As a manager, I apply three core principles to the art of interviewing and hiring good people: (1) You can’t teach “smart;” (2) You can’t fix “stupid;” and (3) Personality counts for as much as technical skills and experience.
Few things in my professional life are more exhilarating or rewarding than making the right hire and watching a young journalist soar to new heights. I’m certain employers and managers in other fields have felt that same sense of accomplishment and pride with their people.
Unfortunately, for many employers, that feat is becoming more difficult, according to ManpowerGroup’s new report, “Hire and Retain the Best with Success Mapping: New Models for Unlocking Human Potential.”
Despite high unemployment rates, employers globally face steep challenges in finding the right talent. According to ManpowerGroup’s 2011 Talent Shortage Survey, one in three respondents report difficulty filling vacant roles, while 28 percent of employers report a lack of experience in candidates as a key barrier to filling vacancies.
“So while employers worldwide are trying to hire, they simply can’t find the right candidates. And they’ve become increasingly better at making do with existing workers. Organizations which streamlined their workforce during the downturn learned to maximize the potential of employees, by layering job descriptions across fewer roles. With a doing-more-with-less mentality, employers are more likely to budget for only the right talent, offering a specific mix of skills and competencies. What this means is that hiring today is contingent on finding the perfect fit,” the ManpowerGroup report concluded.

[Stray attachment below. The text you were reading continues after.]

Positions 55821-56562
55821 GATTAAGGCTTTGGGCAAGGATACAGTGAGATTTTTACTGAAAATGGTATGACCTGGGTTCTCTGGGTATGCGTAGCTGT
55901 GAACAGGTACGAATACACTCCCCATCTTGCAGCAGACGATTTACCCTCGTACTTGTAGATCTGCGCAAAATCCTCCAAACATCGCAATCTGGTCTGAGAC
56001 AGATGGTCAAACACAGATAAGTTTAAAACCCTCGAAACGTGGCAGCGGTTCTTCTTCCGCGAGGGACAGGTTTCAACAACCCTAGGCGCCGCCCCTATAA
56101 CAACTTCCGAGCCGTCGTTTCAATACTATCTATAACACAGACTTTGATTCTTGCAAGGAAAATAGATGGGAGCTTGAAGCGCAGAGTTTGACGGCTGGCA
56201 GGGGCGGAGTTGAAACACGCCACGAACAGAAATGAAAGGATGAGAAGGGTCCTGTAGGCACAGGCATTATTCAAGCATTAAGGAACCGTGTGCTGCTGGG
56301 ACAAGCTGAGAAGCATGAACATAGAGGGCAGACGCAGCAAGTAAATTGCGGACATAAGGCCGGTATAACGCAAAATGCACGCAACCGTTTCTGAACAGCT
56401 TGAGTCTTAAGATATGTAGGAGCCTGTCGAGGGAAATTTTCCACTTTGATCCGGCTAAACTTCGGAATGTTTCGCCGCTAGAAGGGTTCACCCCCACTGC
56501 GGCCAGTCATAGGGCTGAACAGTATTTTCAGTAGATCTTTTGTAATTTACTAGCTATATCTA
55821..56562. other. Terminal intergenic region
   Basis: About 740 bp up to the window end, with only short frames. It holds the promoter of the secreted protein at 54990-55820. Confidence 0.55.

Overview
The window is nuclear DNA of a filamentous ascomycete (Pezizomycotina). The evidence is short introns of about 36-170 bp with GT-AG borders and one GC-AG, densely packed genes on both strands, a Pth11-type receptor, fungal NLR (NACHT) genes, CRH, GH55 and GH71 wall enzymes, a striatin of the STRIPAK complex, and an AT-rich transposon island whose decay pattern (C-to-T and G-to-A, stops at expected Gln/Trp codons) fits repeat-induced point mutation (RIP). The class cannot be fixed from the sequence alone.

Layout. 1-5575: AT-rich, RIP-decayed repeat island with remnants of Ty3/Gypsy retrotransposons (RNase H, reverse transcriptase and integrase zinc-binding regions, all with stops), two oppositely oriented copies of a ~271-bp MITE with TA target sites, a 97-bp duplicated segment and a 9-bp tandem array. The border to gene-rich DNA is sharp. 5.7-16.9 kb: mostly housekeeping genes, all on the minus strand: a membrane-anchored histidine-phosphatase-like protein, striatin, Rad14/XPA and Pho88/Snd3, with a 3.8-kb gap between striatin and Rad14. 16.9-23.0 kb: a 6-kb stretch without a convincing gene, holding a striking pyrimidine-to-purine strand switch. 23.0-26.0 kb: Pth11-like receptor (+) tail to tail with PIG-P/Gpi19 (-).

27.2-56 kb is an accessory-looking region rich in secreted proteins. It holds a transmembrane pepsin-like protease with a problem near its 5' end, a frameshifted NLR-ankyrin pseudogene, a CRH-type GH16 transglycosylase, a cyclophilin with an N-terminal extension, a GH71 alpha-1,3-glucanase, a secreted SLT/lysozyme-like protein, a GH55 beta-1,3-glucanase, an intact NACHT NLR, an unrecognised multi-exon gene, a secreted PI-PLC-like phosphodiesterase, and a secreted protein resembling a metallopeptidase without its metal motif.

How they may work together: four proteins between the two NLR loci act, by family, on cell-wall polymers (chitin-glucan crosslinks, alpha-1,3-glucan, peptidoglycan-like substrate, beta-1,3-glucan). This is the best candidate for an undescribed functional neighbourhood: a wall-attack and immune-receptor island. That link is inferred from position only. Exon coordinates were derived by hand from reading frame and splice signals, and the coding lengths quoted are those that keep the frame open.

Milwaukee-based ManpowerGroup is calling this new era the “Human Age,” a time when individual human traits are the most valuable corporate assets, because in the aftermath of the “Information Age,” every company has access to the information it needs.
“Individuals’ strengths and potential, which define talentism, have become the world of work’s new capitalism,” the report stated. “Employers cite collaborative teaming as the No. 1 competency missing in today’s new hires and candidates. Interpersonal skills and enthusiasm/motivation levels follow.”
This new era also is posing an unprecedented challenge to the American educational system. The value of the traditional four-year college degree, heaping tens of thousands of dollars on debt upon the student, while often falling short of developing the skills that employers need, is being questioned across the board.
Employers need to rethink their hiring processes.
“Flexible skills and a learning mindset, which enable individuals to adapt to diversified, cross-department roles, are more important than ever, as slimmer businesses fight to remain competitive and sustainable. Hard skills are equally as important, yet rapidly evolving technology means many core technical skills quickly become obsolete. In short, employers seek flexible individuals with strong hard skills and workplace competencies (traditionally known as “soft skills”), yet continue to use outdated methods to attract and retain this talent,” the ManpowerGroup report stated.
In the end, businesses must work with governmental institutions and the educational system to develop the talent they will need, the report concluded.
“The world has entered a new era; employers demand more from their employees and yet are reluctant to hire those who are unlikely to add value to their organization,” the report stated. “Only by identifying what success looks like — and committing to helping employees advance their businesses will today’s employers truly unlock human potential and bolster competitiveness in the Human Age.”
Steve Jagler is executive editor of BizTimes Milwaukee.